Jan 21, 2007

Significant Nanotechnology related developments

Posted by in category: nanotechnology

There were several significant developments and announcements that were nanotechnology related.

The UK Ideas Factory Sandpit announced three ambitious, but in my opinion achievable projects in the 2–5 year timeframe.

1. A system with software based control for the assembly of DNA oligomers, nanopartices and other small molecules. This would be a significant advance over current DNA synthesis if they are successful.

2. Computer-directed actuators with sub-angstrom precisions that is based upon novel surface-bound, reconfigurable nanoscale building blocks and a prototype computer-controlled matter manipulator (akin to a nanoscale conveyor belt)

3. A matter compiler project which is to make the engineering control system to direct molecular assembly These announced projects could prompt the funding of more projects with aggressive molecular nanotechnology related objectives. If that was the case then this could be the beginning of a technological race.

Dwave systems has announced the date for the demonstration of their 16 qubit quantum computer

Dwave systems has a current roadmap with well over 1,000 by the end of 2008.

There are some quantum algorithms that can’t be run using the current architecture. The technical reason for this is that the devices that couple qubits i and j are of the \sigma_z^{i} \sigma_z^{j} type. There are some 16-qubit states that can’t be generated with the X + Z + ZZ Hamiltonian. Their roadmap includes the addition of an XZ coupler to their architecture, which will make their systems universal. The reason for doing this is that they plan to build processors specifically for quantum simulation, which represents a big commercial opportunity.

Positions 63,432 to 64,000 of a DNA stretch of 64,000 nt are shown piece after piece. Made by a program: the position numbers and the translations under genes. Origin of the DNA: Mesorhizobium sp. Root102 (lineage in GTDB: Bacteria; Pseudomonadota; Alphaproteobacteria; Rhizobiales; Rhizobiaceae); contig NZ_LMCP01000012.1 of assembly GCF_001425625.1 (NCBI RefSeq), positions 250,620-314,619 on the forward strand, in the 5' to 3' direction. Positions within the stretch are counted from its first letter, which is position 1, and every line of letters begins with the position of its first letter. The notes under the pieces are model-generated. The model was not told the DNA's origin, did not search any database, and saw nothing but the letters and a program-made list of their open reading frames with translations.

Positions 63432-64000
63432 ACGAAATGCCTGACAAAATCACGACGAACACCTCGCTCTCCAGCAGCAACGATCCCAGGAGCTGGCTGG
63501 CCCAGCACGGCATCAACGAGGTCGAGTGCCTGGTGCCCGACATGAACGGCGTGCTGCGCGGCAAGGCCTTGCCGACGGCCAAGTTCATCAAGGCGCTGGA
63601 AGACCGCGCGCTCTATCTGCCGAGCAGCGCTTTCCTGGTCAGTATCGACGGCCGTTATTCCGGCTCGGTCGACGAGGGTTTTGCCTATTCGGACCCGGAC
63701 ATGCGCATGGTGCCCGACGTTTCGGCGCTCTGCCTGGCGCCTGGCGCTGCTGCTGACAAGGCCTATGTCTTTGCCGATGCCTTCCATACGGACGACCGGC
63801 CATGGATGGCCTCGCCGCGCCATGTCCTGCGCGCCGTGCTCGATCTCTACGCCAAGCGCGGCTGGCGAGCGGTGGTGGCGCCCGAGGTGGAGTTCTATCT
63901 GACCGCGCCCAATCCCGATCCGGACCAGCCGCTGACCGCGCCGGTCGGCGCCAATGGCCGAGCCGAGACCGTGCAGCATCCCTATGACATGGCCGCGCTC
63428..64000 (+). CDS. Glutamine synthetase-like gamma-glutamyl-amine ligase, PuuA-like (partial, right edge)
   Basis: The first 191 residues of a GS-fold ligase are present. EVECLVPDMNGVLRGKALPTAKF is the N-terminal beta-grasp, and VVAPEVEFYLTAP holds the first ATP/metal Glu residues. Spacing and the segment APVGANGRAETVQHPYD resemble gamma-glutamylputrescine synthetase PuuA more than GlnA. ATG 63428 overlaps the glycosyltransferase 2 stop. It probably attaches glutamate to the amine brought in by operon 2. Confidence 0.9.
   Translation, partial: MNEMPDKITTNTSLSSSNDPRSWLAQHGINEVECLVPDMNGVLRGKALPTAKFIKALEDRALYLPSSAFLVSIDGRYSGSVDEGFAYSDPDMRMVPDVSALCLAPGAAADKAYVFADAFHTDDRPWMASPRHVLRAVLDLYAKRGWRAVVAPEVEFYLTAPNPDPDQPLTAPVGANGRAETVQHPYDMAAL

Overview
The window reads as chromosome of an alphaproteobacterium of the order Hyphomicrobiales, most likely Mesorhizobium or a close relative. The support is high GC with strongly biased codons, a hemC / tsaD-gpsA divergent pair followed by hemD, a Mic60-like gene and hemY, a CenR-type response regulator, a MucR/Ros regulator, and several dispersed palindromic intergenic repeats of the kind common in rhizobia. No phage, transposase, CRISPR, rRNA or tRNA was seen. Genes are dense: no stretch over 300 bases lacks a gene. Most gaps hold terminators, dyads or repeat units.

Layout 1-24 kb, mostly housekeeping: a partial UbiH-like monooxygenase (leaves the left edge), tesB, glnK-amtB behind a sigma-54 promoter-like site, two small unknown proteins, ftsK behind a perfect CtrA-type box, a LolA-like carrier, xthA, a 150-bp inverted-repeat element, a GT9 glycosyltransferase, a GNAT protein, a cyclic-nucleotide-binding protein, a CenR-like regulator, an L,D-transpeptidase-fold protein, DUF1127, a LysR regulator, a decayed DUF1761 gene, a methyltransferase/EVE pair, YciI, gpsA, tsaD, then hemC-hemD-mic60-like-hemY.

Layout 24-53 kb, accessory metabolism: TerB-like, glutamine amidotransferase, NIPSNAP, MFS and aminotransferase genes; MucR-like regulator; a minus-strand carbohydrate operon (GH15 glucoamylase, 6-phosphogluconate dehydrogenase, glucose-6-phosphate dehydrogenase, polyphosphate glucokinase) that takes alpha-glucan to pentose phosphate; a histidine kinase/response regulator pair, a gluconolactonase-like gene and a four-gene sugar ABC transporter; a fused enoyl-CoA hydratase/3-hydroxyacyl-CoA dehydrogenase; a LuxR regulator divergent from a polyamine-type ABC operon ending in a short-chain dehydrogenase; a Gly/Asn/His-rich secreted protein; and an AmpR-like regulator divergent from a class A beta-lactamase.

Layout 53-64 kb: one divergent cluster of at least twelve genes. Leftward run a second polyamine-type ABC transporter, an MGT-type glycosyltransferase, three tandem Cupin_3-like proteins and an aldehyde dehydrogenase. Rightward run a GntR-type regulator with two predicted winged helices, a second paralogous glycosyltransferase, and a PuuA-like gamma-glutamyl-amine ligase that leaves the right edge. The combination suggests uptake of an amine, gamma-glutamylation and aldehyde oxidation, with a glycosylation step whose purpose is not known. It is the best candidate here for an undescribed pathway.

Their roadmap has an introduction of a quantum simulation processor line in 2009. NOTE: 1000 qubits would enable 2**1000 states or about 10**300. 10**80 is the number of atoms in the observable universe The 2009, 1000+ qubit quantum simulation processor would be a big boost for molecular nanotechnology research.

Honeycomb nanotubes have been created by a team in China They appear to be able to transfer the high single tube strength to the macroscale. These along with Carbon nanotube Superthreads (which was announced in 2006) seem like part of a wave of big carbon nanotube developments. They should have significant commercial impact and the potential of carbon nanotubes to strengthen and alter products will be significantly realized in 2007. The other thing that I draw from this is that the advances are happening in North America, Europe and China.

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